The Mirror News

Meeting called on Fish Creek sewage

• A broad representation of the Fish Creek community gathered in Ryan Street, Fish Creek on Friday afternoon March 12, 2021 to draw attention to the not uncommon sight and smell of pools of wastewater lying in the town’s gutters ahead of the public meeting on sewage management in the Fish Creek Memorial Hall tonight Wednesday March 17, 2021 at 7.30 pm and livestreamed on Facebook.

A PUBLIC meeting on what to do about Fish Creek’s long-term sewage and wastewater problems will be held in the Fish Creek Memorial Hall in Falls Road tonight, Wednesday March 17, 2021, from 7.30 pm for a 7.45 pm start.

Called by the Fish Creek Development Group (FCDG), the meeting will examine ways of solving the township’s obvious, ongoing and at times offensively smelly sewage predicament.

Because of current COVID-19 social gathering restrictions, only 75 people are permitted in the Memorial Hall itself.

The meeting will also be livestreamed on the Fish Creek Community Development Group’s Facebook page from 7.45 pm so people may attend remotely.

“It’s time to talk about poo and about sewage management in Fish Creek again,” FCDG president Craig Privett said. 

“All opinions are welcome and encouraged from the Fish Creek community,” he said.

“This very same matter has come up a number of times before, and we will be looking at the history, the challenges, and, in particular, the way or ways forward from now on.”

The FCDG has invited representatives from South Gippsland Water and from the South Gippsland Shire Council to attend the meeting.

Craig said the FCDG has also been in contact with the Gippsland branch of the Environmental Protection Authority (EPA), and with local politicians including Eastern Victoria MLC Melina Bath, and Gippsland South MLA Danny O’Brien.

A new Fish Creek resident, Craig was quickly elected to lead the FCDG, and his first action as president was to ask his fellow members and local people alike what the important issues facing Fish Creek were.

“On the top of everyone’s list was sewerage, followed by parking,” he said.

“The town has become so busy, after the Fish Creek episode of Back Roads was screened on ABC TV, and nowadays both GPS navigation and Google Maps send you through Fish Creek on the way to Wilsons Promontory, and lots of people stop.

“The Prom Coast Festival on the Labour Day long weekend earlier this month saw the town absolutely packed with people and cars, especially on the Sunday with the Fish Creek Children’s Literature Day,” Craig said.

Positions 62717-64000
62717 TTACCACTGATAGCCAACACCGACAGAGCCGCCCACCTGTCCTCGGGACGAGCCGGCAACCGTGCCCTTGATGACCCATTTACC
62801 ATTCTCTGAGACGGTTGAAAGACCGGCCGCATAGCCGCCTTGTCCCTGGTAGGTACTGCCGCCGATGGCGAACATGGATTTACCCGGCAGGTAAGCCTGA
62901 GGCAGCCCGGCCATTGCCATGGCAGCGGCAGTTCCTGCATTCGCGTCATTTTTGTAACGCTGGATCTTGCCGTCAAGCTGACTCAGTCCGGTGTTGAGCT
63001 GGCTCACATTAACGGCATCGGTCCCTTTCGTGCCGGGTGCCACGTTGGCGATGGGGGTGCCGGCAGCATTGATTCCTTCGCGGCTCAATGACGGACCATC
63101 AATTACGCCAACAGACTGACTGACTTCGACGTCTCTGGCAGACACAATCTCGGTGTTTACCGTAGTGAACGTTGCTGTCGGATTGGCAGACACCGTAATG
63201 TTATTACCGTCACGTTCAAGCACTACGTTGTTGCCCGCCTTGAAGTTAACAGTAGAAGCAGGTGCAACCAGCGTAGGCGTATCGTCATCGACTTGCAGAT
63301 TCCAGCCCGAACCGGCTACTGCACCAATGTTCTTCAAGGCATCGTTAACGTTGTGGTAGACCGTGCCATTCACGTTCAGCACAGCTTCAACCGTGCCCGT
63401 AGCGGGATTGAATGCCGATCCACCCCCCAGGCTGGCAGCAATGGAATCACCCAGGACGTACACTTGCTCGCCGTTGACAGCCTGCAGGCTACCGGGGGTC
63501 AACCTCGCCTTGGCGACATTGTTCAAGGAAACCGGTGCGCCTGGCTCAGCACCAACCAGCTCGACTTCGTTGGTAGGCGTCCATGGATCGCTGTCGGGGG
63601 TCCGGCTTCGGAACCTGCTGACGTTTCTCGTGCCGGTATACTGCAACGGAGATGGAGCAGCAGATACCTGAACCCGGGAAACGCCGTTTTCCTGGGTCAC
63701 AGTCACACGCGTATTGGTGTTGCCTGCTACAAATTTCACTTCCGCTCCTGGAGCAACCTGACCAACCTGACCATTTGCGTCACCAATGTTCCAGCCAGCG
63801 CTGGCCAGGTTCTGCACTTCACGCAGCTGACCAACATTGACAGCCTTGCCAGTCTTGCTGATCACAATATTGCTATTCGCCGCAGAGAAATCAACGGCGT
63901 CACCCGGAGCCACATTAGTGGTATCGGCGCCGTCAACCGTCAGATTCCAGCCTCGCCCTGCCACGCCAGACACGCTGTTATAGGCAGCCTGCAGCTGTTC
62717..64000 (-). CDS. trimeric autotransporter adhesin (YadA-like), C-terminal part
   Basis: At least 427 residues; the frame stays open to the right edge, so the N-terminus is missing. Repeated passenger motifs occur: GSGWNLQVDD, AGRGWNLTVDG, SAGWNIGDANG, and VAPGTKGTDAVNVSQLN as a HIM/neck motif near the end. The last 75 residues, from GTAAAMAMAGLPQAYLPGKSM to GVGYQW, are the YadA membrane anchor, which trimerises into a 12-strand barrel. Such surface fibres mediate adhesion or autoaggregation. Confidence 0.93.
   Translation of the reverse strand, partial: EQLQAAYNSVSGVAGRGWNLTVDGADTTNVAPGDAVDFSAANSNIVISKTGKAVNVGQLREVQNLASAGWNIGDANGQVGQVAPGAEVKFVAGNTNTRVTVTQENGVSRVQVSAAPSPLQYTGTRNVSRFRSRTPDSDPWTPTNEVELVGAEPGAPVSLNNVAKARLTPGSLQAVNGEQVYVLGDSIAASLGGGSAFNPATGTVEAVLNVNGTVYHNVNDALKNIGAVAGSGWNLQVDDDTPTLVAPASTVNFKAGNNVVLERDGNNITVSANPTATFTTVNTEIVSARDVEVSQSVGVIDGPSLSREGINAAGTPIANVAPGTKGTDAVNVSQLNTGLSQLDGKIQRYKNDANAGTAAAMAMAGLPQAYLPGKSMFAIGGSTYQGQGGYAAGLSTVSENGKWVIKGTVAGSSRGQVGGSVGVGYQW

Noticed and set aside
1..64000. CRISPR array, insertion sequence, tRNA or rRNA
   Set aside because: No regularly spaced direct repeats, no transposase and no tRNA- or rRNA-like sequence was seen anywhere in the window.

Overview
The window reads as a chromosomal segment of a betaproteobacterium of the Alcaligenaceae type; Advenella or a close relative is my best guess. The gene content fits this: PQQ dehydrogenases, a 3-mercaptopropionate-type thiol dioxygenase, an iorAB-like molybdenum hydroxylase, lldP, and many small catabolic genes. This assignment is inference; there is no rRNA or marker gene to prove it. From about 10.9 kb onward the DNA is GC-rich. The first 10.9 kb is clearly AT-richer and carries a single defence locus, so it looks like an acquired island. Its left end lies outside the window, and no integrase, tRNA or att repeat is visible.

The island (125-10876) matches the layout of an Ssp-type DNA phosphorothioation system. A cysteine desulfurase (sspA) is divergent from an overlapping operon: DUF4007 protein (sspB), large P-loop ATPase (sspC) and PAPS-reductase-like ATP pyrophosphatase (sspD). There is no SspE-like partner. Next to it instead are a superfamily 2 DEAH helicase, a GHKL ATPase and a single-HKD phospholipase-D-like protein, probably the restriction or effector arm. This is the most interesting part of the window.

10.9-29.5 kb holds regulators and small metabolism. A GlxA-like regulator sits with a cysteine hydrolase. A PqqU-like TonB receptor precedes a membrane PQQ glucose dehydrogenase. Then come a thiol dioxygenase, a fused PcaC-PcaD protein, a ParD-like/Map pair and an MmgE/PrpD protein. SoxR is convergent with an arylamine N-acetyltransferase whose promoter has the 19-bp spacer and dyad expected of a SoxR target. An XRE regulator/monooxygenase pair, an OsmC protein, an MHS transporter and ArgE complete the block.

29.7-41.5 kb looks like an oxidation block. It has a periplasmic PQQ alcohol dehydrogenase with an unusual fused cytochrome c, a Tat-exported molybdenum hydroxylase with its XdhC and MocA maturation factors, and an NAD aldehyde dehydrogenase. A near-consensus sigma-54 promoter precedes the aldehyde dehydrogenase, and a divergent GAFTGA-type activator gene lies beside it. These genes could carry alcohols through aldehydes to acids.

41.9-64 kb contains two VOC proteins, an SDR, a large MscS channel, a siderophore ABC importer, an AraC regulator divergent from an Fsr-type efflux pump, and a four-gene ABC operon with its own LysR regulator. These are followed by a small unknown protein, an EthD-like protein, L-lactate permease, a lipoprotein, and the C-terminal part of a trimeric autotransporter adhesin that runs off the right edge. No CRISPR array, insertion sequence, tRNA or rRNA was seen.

“The town’s ageing septic systems often aren’t coping, even with ordinary levels of local use, but when Fish Creek is full of visitors, they are simply overwhelmed.

“I heard anecdotally that someone went into a Falls Road business during the Prom Coast Festival, and the proprietor was told they worked for the EPA.

“The visitor was quite blunt about the stench they said they could easily detect out on the main street and reckoned that something official needed to be done about it,” he said.

“Fish Creek businesses, especially those offering food service, cannot grow without proper sewerage.

“It’s time to get loud, really loud, about the poo, and the blackwater and greywater that’s running down our streets and roads and standing in pools along the gutters in some of the lower parts of the town.

“This meeting is about getting the conversation started about what can be done and then it’s up to the community to keep the momentum going,” Craig said.

“The process might take five or even ten years, but we need to make a start now.”

South Gippsland Water managing director Philippe du Plessis said his organisation was “aware of some in the Fish Creek community’s desire to explore wastewater solutions.

“We have supported the community in their investigations, and a study of indicative costs was completed in around 2015 which provided a number of options for reticulation and treatment processes,” he said. 

“South Gippsland Water manages reticulated sewerage systems. Townships and properties that are not connected to reticulated sewerage, like Fish Creek, manage their wastewater via a septic system, and shire councils manage these systems,” Mr du Plessis said. 

“We welcome further conversations with the community.”

For more information about the Fish Creek Development Group, to register for tonight’s sewage management meeting, and what the next steps on the issue might be, contact FCDG president Craig Privett on 0400 610 409 or email [email protected] or find the Fish Creek Development Group on Facebook.


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